The National Rifle Association accused Cuomo and other state lawmakers of orchestrating "a secretive end-run around the legislative and democratic process."

    After two days of voting in the state Legislature, Cuomo signed the deal around 5 p.m. before telling reporters that speed had been essential so as not to create a rush on the gun market.

    "There has been all sorts of reports that even the contemplation of this law caused an increase in (gun) sales," he said. "That would have been the exact opposite of what we were trying to achieve."

    Related: Details of Obama's proposals

    The new laws include a statewide gun registry and a uniform licensing standard, altering the current system in which each county or municipality sets its own standard.

    Residents are now restricted to purchasing ammunition magazines that carry seven bullets, rather than 10.

    Related: NRA's shooting video prompts outrage

    It remains unclear what effect the measures will have on New York's already stringent approach to gun control.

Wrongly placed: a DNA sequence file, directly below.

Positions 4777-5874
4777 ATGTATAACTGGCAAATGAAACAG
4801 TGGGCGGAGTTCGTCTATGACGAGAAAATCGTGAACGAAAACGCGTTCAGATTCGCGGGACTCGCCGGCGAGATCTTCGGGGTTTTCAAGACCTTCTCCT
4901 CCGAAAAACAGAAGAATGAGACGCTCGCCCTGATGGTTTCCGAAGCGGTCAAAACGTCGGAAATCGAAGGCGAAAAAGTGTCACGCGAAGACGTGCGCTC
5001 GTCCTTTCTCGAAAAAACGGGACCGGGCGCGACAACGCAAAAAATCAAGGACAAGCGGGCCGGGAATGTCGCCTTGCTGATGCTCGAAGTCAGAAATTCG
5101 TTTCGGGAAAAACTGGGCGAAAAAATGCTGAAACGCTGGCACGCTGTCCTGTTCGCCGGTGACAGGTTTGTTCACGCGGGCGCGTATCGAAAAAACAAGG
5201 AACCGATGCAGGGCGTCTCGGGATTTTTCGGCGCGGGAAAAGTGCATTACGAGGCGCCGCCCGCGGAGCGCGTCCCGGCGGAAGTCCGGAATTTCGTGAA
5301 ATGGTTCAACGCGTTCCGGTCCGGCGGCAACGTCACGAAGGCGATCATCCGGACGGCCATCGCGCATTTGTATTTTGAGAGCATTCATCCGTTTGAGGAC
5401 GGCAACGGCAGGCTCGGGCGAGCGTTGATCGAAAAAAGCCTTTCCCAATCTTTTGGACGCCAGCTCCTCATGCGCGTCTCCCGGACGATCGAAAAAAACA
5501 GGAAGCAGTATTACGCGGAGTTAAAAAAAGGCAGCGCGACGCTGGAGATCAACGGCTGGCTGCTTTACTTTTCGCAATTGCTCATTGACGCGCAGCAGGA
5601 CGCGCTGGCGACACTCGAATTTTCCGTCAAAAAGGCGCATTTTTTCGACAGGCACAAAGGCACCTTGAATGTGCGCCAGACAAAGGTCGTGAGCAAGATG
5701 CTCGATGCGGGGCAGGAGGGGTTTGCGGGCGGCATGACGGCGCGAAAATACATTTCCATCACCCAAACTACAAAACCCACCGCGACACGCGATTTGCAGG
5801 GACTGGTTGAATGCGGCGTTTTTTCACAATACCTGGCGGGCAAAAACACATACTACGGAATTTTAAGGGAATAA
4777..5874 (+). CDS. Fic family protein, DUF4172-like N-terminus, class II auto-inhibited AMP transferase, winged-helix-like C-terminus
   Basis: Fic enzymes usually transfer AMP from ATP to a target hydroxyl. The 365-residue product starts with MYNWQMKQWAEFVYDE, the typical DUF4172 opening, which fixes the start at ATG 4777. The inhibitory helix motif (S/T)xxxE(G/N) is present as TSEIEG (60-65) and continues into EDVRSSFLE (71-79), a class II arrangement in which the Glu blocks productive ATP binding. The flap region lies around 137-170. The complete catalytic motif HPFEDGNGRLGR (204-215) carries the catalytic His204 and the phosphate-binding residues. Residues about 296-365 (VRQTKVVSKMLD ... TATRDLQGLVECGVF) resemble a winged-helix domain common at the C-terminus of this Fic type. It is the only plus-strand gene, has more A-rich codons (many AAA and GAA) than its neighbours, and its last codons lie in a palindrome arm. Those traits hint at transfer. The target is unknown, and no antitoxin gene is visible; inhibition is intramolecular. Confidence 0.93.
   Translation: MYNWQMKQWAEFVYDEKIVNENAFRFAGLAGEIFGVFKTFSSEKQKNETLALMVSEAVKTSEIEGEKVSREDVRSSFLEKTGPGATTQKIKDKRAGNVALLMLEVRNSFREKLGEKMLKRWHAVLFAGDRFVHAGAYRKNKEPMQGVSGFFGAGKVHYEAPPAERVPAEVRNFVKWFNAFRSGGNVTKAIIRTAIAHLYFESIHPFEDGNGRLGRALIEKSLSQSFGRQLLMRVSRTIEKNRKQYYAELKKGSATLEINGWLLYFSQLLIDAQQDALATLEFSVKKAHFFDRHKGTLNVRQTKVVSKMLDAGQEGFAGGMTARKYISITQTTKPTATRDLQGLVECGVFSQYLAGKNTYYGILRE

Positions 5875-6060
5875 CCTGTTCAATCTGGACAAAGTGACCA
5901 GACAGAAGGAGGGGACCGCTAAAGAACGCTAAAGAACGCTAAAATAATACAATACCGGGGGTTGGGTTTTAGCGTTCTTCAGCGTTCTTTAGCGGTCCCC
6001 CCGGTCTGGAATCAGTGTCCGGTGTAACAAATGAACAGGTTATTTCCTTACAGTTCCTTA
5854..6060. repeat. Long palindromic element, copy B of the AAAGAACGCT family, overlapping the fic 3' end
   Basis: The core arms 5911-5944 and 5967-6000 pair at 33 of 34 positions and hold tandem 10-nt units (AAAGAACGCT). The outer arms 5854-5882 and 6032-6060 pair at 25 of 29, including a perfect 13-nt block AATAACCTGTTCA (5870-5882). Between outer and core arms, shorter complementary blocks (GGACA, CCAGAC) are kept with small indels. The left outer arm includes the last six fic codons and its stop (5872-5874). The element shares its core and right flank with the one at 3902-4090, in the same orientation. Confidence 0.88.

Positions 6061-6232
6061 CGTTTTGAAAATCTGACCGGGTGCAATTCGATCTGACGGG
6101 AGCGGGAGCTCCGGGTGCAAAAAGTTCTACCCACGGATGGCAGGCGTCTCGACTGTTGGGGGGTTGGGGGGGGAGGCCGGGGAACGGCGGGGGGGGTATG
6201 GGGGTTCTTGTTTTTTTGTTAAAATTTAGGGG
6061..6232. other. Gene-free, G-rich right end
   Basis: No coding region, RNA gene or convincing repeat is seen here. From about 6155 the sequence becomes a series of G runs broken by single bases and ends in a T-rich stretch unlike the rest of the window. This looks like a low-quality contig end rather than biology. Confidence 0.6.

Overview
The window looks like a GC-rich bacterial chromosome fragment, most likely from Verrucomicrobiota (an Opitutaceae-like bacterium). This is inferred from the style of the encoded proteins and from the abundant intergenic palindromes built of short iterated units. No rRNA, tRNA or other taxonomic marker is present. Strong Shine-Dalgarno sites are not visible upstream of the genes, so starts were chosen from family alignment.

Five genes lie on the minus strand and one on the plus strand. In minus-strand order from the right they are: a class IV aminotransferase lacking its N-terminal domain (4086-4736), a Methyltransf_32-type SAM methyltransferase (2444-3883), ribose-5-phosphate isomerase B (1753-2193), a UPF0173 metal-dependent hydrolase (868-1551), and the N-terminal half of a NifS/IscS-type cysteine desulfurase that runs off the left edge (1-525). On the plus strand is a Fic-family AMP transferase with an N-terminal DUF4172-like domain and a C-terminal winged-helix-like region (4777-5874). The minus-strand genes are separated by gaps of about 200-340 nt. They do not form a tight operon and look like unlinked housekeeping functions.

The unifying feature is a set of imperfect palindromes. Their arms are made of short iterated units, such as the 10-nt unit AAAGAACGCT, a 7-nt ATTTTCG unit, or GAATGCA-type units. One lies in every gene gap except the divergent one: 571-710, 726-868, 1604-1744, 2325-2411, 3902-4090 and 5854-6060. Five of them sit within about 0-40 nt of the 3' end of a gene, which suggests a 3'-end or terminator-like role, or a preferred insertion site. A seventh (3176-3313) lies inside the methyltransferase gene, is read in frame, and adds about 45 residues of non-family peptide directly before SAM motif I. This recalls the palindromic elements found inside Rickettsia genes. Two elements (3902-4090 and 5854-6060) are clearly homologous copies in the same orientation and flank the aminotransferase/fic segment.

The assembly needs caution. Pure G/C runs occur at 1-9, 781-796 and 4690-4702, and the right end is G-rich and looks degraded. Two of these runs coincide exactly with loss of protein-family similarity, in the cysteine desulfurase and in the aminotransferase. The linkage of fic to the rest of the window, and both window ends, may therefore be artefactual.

"The changes in New York are largely cosmetic," said CNN legal analyst Paul Callan, who described existing regulations as "the toughest gun laws in the United States."

    "The one change that arguably will have the greatest impact is the amendment to Kendra's Law, which will permit closer monitoring of the mentally ill."

    That 1999 law grants New York judges the authority to require residents to undergo psychiatric treatment if they meet certain criteria.

    Related: Gun control support rises but divide remains over what to do

    The new measures will extend Kendra's Law through 2017, expand outpatient treatment from six months to a year and require reviews before such treatment is allowed to expire.